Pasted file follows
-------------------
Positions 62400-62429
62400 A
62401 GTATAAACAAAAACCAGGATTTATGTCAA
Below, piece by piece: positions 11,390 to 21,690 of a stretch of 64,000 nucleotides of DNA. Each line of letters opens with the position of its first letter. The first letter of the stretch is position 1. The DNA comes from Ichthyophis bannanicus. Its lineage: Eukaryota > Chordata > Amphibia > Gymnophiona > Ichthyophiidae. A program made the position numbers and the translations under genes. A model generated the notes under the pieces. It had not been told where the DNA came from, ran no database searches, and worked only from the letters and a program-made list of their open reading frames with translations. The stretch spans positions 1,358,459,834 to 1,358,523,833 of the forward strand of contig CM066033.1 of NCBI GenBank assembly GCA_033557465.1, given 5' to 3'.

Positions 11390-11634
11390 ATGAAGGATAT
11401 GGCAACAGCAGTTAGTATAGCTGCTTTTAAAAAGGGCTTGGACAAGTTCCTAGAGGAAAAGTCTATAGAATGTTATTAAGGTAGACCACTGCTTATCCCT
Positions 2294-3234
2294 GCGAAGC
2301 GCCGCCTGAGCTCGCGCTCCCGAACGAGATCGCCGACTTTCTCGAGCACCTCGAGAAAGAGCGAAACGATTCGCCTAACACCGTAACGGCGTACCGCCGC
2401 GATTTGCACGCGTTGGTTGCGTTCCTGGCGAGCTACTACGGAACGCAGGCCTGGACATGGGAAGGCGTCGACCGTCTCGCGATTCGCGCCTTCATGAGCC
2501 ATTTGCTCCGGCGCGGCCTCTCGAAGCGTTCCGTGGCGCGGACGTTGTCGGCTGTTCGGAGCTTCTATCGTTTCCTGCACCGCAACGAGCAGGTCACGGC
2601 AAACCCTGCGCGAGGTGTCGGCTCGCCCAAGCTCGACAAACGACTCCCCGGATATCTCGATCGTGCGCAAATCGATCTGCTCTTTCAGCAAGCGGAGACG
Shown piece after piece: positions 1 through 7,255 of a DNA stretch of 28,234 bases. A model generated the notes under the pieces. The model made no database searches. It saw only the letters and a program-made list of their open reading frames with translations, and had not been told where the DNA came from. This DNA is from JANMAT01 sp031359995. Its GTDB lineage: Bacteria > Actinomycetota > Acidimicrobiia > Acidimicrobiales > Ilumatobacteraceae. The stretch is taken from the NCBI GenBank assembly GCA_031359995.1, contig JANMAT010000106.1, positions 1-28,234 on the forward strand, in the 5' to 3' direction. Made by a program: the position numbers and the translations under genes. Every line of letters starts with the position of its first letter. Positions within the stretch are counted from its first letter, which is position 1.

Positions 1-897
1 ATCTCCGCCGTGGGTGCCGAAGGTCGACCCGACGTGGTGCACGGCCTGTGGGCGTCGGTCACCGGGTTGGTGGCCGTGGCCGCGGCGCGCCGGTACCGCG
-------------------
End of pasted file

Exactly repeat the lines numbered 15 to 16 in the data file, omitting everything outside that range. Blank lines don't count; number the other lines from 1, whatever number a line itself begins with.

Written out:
Positions 1-897
1 ATCTCCGCCGTGGGTGCCGAAGGTCGACCCGACGTGGTGCACGGCCTGTGGGCGTCGGTCACCGGGTTGGTGGCCGTGGCCGCGGCGCGCCGGTACCGCG